7) Anchor and aim. It is vital that we draw the bow back to the same point each time. The point that serves as our landmark for when to stop drawing is called our anchor point. This is usually a point on the archer’s face. A frequently used anchor point is the corner of the mouth. Others use a place on the cheek, chin, or ear. Once we have reached our anchor point, we don’t stop pulling or relax, as this will often cause us to drift forward or “creep”, which can cause poor shots, as the bow loses power if we don’t draw the string back as far.

In the case of a compound bow, the draw cycle is controlled, to some extent, by the mechanisms of the bow. The cam system dictates the draw length, and the bow generally has what they call a let-off at the end of the draw, which makes it easier to hold the bow and aim. What this means is that the archer, when full draw is reached, is only holding a fraction of the full weight of the bow. Compound bows generally also feature a draw stop, which prevents the bow from being pulled any further. These draw stops must be adjusted to suit the archer’s stature. With these technical innovations, it is easier to achieve the same draw every time with a compound bow.

There are a variety of aiming methods for a traditional bow, ranging from purely instinctive aiming, where our experience allows our subconscious to align the bow, to gap aiming, where we know exactly how many inches above or below the target to aim for, and use the spine of the arrow as reference. When we achieve and hold at our anchor point, that is the moment at which we make our final adjustments to our aim.

In compound bows, and in some cases target recurves as well, a bow sight can be used. These sights consist of one or more pins that can be lined up with the target. On compound bows, a circular aperture mounted on the bow string called a peep sight is also used. Note that it is possible to use a compound bow without sights, but is less common.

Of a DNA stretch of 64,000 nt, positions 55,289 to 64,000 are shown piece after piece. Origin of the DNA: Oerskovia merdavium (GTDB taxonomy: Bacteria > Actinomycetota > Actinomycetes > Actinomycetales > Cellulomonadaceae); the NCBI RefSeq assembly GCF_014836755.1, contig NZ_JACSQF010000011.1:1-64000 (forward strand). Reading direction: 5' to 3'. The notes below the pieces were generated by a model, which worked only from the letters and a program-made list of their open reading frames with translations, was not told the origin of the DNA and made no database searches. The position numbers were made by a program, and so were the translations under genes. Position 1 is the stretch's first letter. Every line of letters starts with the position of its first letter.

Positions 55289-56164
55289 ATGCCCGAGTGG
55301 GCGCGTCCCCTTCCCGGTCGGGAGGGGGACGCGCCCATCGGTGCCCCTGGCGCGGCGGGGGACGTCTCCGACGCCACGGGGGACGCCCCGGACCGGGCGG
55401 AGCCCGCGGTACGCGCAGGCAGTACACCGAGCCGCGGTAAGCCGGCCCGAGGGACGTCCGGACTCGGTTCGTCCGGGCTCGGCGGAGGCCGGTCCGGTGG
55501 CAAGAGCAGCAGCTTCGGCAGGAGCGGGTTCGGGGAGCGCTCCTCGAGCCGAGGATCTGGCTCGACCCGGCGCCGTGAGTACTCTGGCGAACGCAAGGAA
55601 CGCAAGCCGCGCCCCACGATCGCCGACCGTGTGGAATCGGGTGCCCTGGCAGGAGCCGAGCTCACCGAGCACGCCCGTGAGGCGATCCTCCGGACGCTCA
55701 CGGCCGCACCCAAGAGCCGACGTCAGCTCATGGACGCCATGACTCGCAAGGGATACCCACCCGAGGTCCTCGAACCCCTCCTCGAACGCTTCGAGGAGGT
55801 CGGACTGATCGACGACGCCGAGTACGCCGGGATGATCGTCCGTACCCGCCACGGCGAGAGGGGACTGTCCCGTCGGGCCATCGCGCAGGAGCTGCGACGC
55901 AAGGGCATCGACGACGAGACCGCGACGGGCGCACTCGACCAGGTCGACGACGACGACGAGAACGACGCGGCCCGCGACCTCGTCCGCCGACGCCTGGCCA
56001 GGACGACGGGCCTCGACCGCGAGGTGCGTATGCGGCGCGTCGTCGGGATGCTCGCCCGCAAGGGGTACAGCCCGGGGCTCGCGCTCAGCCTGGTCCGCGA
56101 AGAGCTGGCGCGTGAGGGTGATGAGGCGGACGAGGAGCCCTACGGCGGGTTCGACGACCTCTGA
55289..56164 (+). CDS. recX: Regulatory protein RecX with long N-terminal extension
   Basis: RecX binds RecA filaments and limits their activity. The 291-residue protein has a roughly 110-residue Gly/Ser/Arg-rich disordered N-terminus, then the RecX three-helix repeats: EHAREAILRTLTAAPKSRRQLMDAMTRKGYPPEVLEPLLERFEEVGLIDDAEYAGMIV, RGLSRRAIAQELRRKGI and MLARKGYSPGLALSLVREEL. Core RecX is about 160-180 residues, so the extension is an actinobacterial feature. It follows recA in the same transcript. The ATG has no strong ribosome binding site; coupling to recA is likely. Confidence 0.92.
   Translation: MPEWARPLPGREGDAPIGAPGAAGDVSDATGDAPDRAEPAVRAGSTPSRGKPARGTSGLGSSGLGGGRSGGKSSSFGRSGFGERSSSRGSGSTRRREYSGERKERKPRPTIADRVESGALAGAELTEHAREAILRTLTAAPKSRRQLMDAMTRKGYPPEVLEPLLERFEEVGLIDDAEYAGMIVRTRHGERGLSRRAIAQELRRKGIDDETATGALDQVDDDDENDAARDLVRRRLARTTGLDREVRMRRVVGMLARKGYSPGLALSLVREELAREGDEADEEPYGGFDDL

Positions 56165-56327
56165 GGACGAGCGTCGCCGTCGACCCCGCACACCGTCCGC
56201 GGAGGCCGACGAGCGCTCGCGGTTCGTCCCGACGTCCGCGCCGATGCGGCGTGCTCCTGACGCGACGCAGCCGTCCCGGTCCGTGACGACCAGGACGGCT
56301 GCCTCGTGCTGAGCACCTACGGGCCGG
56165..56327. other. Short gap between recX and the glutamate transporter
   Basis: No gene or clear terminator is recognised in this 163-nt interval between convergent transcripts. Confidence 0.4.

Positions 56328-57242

8) Release and follow through. Letting go of the string may sound like a trivial issue, but releasing the shot can be more challenging than it at first would appear. Ideally, the hand simply relaxes, allowing the bow to do its work with as little interaction as possible. An archer can easily introduce unusual forces onto the string during release, such that the string deflects around her fingers or twists. This will often change the course of the arrow. Releasing “cleanly” is vital to accuracy, especially at longer distances.

With compound bows using release aides, it still requires some finesse to actuate the release aid without flinching, creeping forward, or anticipating the shot. The mechanical process of the caliper opening, however, is far more precise and consistent than a finger release, in most cases.

Finally, as the arrow leaves the bow, there is a follow through, allowing the tension that was built up during the draw cycle to abate. The draw hand should move backward, the shoulder finishing the rotational movement it began while drawing back the bow. The bow hand should remain steady until the arrow has reached the target, still pointing in the general direction of the objective. The neck should remain in its same rotation, regarding the target from a natural angle.

If all has gone well, the arrow will find the bull’s eye. Now, we simply have to do it all, just the same way, again and again.

  1. […] that, there’s always my article about how to shoot an arrow on this site. CLICK HERE to check that out, as it goes through a step-by-step process of a typical target shot with a bow. […]